- Afterlife: "a person who had been declared dead by every means known to science might return to life with detailed stories of an afterlife that were later verified. For example, she might meet Jimmy Hoffa who tells her where to find his body."
- Miracles: "Miracles are observed. For example, prayers are answered; an arm or a leg is regenerated through faith healing."
- Revelation: "any claim of a revelation obtained during a mystical trance could contain scientifically verifiable information that the subject could not possibly have known."
- Moral law: "Natural events might follow some moral law, rather than morally neutral mathematical laws. For example, lightning might strike only the wicked; people who behave badly might fall sick more often; nuns would always survive plane crashes."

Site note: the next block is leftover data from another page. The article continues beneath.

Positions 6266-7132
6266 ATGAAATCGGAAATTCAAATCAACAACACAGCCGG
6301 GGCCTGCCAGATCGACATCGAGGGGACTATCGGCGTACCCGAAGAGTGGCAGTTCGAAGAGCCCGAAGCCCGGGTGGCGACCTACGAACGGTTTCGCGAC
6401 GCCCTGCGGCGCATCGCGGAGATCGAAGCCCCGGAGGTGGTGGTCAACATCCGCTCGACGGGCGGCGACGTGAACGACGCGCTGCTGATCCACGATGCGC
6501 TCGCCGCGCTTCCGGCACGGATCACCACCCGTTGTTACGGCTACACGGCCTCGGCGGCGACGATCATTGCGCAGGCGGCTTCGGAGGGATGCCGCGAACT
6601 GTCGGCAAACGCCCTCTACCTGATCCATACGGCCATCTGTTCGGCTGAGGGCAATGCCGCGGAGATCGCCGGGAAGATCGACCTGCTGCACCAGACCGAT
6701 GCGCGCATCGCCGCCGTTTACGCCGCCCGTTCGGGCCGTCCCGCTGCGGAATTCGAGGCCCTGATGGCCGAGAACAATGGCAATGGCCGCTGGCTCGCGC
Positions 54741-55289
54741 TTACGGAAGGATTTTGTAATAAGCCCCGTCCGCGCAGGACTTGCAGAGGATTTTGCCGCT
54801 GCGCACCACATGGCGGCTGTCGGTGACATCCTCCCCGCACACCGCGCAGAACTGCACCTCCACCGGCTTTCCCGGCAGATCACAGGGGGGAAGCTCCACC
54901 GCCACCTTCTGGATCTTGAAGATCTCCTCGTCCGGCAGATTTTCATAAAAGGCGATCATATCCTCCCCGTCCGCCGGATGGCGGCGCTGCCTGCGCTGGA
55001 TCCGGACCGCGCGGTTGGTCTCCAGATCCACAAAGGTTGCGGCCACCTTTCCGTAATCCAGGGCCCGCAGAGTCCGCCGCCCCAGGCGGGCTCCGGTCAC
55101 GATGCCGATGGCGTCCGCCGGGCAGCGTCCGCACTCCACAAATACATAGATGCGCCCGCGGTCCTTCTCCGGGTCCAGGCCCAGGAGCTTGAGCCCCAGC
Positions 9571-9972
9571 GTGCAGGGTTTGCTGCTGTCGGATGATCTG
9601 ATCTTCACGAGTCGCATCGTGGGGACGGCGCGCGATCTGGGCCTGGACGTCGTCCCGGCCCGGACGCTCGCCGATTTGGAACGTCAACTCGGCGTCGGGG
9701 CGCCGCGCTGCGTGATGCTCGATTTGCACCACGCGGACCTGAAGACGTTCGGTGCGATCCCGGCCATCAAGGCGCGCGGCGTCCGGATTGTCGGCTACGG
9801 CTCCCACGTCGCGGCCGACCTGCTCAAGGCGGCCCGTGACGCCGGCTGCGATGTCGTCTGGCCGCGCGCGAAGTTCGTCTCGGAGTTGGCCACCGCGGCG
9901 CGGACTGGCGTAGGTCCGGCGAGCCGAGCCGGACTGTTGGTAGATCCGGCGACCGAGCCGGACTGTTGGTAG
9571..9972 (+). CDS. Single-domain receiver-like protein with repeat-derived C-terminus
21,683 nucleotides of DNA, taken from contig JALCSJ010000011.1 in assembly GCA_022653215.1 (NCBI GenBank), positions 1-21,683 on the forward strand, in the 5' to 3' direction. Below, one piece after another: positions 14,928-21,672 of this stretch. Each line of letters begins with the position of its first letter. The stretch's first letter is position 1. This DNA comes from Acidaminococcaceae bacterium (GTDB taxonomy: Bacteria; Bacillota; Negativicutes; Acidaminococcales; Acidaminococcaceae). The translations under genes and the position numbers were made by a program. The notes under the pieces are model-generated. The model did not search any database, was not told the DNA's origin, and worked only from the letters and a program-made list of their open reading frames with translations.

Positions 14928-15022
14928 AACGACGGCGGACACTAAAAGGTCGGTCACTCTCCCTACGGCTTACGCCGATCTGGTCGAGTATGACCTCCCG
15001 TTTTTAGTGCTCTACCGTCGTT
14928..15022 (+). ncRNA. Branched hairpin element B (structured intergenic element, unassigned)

Do you agree with Stenger that the belief in the existence of an all-powerful, all-knowing, all-good creator of the universe should be treated as a hypothesis that can be tested empirically? If so, what else, if observed, would count as empirical evidence for the God hypothesis?
If, after several tests, no empirical evidence is forthcoming, what should we conclude: that the God hypothesis is probably false or that the existence of God cannot be tested empirically?